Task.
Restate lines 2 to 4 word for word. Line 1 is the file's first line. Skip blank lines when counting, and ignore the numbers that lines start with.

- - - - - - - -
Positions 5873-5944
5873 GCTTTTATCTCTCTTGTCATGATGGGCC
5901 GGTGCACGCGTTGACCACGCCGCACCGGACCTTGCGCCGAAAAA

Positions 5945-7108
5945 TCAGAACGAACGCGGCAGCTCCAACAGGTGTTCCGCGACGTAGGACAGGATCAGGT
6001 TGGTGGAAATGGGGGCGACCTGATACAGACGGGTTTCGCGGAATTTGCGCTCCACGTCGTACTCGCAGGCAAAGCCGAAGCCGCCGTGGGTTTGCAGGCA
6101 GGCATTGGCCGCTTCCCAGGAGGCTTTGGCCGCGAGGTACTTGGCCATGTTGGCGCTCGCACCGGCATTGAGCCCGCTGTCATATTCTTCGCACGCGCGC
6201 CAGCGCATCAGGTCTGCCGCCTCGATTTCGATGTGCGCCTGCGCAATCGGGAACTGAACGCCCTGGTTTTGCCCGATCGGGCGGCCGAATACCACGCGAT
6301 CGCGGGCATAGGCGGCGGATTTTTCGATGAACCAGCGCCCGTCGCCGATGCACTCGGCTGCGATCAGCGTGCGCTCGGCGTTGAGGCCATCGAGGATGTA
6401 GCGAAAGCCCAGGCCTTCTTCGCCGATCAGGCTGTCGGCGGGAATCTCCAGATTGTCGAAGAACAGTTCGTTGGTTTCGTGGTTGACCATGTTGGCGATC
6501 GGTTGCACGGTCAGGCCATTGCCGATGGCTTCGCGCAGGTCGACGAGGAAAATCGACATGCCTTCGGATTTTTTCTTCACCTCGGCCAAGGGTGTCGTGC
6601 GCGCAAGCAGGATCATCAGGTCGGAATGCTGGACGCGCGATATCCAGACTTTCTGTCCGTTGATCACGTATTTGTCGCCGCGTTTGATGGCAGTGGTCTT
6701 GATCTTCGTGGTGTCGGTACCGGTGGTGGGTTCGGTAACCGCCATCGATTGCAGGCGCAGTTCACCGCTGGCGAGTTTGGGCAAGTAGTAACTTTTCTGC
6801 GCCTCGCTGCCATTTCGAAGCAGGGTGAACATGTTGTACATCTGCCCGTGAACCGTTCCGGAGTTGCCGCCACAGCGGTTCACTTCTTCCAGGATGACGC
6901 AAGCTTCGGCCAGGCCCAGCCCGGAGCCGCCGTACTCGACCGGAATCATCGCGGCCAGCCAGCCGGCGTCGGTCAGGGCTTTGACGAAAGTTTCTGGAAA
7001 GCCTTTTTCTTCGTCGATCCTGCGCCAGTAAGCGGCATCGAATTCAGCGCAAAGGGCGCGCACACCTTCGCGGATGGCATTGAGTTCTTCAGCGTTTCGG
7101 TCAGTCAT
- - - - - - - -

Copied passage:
5873 GCTTTTATCTCTCTTGTCATGATGGGCC
5901 GGTGCACGCGTTGACCACGCCGCACCGGACCTTGCGCCGAAAAA

Positions 5945-7108